Failure sucks, nobody likes it, and we should change the way we talk about it.
So at ETA, Boing Boing Science Editor and New York Times writer Maggie Koerth-Baker took us on a journey of failures of the past.
In the context of technological innovation, failure is part of the process. We like to tell ourselves a fantasy about technology as though it is a process of inevitability—that innovations succeed by following a logical path—but the reality is a lot messier.
If you look at history, you see a world where good ideas fail. Take electricity, for example. It was not a sure thing.
Electricity took 80 years of tinkering with technology that was never quite ready for prime time. Then a demand had to be created. Fast-forward 40 more years. It was not until the 1930s to 1950s that electricity arrived in rural areas thanks to federal government initiatives.
In school, we are taught that innovation is a straight road to the future. This assumes that the thing that is best solves our problem until something better comes along. It also assumes that we will always choose the better thing.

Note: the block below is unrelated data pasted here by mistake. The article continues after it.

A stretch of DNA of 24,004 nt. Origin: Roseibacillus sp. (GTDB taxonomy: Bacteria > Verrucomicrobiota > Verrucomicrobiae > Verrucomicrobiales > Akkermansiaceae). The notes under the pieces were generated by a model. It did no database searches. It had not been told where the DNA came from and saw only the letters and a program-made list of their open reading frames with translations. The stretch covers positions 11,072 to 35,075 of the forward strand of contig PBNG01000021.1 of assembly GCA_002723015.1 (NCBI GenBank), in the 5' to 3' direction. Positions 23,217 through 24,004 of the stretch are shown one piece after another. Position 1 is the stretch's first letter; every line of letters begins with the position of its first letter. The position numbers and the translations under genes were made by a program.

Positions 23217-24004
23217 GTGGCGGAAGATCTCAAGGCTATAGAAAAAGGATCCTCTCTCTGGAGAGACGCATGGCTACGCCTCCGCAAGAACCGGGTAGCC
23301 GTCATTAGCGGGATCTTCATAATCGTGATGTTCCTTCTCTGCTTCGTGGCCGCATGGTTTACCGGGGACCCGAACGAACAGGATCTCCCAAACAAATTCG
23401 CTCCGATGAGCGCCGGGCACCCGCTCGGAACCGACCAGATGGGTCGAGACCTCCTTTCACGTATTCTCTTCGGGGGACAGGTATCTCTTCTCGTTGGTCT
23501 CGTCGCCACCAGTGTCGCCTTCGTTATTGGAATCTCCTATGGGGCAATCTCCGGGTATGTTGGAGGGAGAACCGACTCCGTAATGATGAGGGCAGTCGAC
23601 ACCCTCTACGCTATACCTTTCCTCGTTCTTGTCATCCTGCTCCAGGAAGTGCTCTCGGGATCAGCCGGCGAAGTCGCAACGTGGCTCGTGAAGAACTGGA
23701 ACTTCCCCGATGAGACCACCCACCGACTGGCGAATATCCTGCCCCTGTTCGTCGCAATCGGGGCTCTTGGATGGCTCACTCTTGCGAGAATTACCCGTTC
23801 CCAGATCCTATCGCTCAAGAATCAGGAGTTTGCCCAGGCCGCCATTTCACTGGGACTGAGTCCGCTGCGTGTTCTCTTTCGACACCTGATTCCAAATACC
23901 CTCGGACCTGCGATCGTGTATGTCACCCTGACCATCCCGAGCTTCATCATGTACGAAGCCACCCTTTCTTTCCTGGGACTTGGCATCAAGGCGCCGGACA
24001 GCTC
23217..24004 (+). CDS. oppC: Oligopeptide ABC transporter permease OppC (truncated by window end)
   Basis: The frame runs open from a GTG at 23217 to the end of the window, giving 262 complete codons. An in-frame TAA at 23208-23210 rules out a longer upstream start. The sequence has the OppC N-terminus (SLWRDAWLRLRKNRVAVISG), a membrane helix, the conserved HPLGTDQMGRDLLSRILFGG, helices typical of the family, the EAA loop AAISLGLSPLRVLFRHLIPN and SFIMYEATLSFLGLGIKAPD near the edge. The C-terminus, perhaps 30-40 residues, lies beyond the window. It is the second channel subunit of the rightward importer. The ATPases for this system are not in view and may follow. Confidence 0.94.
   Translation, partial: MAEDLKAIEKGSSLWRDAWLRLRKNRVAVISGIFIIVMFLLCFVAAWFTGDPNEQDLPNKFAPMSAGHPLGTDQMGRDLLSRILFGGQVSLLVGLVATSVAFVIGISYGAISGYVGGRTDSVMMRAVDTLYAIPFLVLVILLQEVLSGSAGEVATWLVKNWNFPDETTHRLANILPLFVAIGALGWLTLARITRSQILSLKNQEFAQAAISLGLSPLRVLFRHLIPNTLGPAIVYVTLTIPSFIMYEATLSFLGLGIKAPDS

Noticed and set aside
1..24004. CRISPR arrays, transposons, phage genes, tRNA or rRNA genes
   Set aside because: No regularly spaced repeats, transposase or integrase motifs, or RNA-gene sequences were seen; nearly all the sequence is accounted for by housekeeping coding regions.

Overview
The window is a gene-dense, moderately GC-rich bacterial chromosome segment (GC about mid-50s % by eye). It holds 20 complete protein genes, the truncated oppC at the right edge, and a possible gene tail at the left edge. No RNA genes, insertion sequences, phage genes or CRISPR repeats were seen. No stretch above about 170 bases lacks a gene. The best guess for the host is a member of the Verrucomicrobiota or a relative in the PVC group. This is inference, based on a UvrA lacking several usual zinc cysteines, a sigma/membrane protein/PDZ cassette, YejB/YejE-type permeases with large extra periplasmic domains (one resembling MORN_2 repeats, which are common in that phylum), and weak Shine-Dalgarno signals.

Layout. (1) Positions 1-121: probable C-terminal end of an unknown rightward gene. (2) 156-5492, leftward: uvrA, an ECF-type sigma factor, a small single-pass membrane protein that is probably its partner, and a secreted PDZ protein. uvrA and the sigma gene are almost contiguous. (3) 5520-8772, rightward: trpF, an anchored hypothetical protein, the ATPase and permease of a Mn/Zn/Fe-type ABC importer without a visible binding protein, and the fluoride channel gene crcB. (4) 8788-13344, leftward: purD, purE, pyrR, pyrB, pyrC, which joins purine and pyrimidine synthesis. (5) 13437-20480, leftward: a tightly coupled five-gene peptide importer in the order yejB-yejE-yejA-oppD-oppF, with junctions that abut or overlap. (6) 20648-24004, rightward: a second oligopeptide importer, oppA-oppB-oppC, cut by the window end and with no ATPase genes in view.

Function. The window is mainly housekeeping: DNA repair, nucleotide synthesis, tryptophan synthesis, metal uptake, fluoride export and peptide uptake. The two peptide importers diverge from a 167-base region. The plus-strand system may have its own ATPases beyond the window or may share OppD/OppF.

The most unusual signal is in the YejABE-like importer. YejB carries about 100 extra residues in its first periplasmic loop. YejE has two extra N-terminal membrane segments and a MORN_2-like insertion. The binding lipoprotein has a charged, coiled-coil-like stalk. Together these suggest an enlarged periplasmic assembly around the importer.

Let’s consider instead how the theory of Technological Momentum views history:
- We create technologies, which in turn shape the way we live. It is that process that creates our reality.
- We are not logical creatures. We don’t base decisions only on how well things work. Technology does not exist in a vacuum; it is intertwined with culture.
- Time plays an incredibly important role. We choose our tools, our tools shape us, and that in turn determines our development.
Failure and success are not inevitable. They are not built into the quality of a technology. Technology and culture are two sides of the same coin. We fail for reasons that are tied up in the interaction between the two.
Companies don’t make technology; they make socio-technological systems.
As advertisers, you engage with the public. If you are waiting until a technology is completed before telling them about it, you are waiting too long. Researchers and communicators should be working together at every stage of the innovation process.
As custodians of brands, take advantage of opportunities to share interesting stories about your company. When you start telling the whole story, it changes the way your customers expect innovation and perceive failure. It changes your place in history, and theirs. It changes everything.